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Goldor $ Mythyka: A Hero is Born

nytheatre.com review by Mary Notari
April 11, 2013

Goldor $ Mythyka: A Hero is Born

A scene from Goldor $ Mythyka: A Hero is Born | Jim Baldassare

You don’t have to know anything about Dungeons and Dragons (hereafter referred to as D&D)  before going to see Goldor $ Mythyka: A Hero is Born at the New Ohio Theatre, but fans of the role playing game will enjoy the sly references built into it. Mostly, the protagonists’ obsession serves as a jumping off point for a story about coping with an unjust, cruel world through a self made fantasy. When the fantasy finally disappears after many twists and turns, the play leaves us with some very real questions: What makes something truly heroic? Is it the Robin Hood antics of Goldor and Mythyka? Or the simple act of sticking around even when it’s hard?

This is the first full blown production of the play that has long been in development for The Germ Project, New Georges’ commission of plays of “scope and adventure” that are “unproduce-able.” Taking place at the height of the Great Recession of ’08, Goldor $ Mythyka tells the true story of two down on their luck, working class lovers who decide to rob their former employer after they’re laid off. Products of broken homes and geek culture, Bart and Holly are only able to find the courage to do so within their D&D alter egos. Chased across the post-industrial rust belt of the mid-west,  Goldor and Mythyka become infamous as they rob from the rich and give to the increasingly poor, spawning memes and legions of followers. Lynn Rosen’s script – helped along by imaginative lighting and sound design – uses flash backs and flash forwards masterfully throughout their exploits to deepen their relationship and complicate their future.

The performances are top notch and Shana Gold’s direction is impeccable. Guiding us along our journey from before the show even officially begins, is the DJ. Multiple overuses of the “-izzle” suffix and Bobby Moreno’s clownish and energetic rapport with the audience make this omnipotent guide a loveable caricature of what a socially awkward geek might think of as hip. Garrett Neergaard and Jenny Seastone Stern toggle back and forth between dork and warrior with ease as the titular characters and never let their goth costumes and epic affectations disguise their humanity. The mysterious Boy who occasionally pops up in flash forwards to the future is captivatingly gangly and earnest thanks to Bubba Weiler. And ensemble member Ben Beckley’s waiter at a sports bar hideout was particularly funny.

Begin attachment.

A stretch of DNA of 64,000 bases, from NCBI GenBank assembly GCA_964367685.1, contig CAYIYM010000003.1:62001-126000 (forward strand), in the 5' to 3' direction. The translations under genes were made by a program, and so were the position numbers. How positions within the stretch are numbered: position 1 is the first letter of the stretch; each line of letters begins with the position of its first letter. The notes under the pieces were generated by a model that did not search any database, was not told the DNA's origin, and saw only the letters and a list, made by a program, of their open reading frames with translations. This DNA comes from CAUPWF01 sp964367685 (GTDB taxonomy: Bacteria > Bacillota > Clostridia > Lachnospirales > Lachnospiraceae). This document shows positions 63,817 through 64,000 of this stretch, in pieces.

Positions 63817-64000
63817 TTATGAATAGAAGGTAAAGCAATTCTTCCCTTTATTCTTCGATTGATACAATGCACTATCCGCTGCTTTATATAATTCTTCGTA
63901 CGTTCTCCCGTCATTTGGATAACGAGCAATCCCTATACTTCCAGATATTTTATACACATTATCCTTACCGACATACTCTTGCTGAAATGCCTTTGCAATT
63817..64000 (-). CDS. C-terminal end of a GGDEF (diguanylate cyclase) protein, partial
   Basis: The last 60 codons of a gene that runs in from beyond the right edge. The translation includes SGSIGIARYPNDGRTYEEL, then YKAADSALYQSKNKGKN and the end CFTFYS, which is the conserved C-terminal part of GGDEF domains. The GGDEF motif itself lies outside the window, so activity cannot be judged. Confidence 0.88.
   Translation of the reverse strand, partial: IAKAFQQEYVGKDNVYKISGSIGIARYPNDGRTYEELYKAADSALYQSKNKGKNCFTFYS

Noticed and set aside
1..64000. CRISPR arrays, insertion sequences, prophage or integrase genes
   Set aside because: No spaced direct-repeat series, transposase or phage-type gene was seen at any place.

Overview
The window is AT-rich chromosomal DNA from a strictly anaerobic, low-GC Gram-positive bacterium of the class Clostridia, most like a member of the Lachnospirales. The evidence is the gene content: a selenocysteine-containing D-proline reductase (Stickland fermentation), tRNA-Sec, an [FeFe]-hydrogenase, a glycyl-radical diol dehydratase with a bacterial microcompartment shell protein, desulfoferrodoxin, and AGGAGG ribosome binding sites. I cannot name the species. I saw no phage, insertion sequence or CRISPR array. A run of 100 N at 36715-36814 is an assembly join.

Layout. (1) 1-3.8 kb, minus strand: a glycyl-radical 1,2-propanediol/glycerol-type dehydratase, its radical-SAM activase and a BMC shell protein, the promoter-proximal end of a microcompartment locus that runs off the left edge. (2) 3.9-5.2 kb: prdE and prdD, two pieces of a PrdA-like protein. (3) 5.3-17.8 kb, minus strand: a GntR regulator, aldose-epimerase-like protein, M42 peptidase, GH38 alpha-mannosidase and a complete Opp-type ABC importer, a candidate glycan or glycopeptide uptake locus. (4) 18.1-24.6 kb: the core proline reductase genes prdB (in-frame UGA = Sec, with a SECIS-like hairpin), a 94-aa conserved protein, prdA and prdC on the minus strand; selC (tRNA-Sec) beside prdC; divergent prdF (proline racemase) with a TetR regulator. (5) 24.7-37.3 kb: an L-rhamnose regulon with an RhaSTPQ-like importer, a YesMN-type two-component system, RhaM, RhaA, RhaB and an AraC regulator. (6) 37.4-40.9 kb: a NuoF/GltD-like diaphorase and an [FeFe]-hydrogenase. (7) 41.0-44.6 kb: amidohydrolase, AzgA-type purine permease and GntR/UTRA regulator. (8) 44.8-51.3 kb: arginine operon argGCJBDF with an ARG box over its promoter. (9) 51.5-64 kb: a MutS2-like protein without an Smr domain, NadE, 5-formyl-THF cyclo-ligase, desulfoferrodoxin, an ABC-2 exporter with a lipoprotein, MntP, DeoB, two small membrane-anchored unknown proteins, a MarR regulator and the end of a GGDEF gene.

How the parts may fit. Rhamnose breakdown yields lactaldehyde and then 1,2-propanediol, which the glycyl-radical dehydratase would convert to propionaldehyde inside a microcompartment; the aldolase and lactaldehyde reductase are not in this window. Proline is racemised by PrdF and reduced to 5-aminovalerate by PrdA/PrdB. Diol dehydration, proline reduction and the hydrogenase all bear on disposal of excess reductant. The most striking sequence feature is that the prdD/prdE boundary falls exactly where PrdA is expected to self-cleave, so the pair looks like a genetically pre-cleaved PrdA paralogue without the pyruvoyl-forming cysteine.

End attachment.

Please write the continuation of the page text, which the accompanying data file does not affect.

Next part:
It’s odd that the game of choice for these awkward loners was the inherently social D&D.  One can’t help but wonder: Who did Bart play with before meeting Holly? How did they sustain their games with just two people? But letting go of my own geekitude for the moment, the playfulness with which the production mashes the tropes of the game with the conventions of the theater is fun to watch. There are times when the subtext is literally spelled out for you across the walls but, for the most part, the tech serves its purpose of pumping up the audience and transporting us to a parallel dimension where we can be anything we want.

The play only really misses one big mark. Throughout the action, it flirts with anti-capitalist sentiment, mistaking the heroes’ actions for some type of Robin Hood activism. However, Goldor and Mythyka’s actions are neither revolutionary nor subversive. The character arcs are so beautifully crafted and the ending is so poignant, I simply have to wonder at the inclusion of the half-baked Occupy reference in the finale. [Full disclosure: I spent a lot of time down at Zuccotti.] In the end, it detracts from the story’s strength: namely, that acts of love tend to be greater and more heroic when they are small.

An ambitious show, with a lot of humor and a lot of heart, Goldor $ Mythyka is unlike anything else playing right now. Anyone with an interest in multimedia storytelling and unconventional theater should give it a look. Many thanks to New Georges for continuing to support such risk taking with the Germ Project.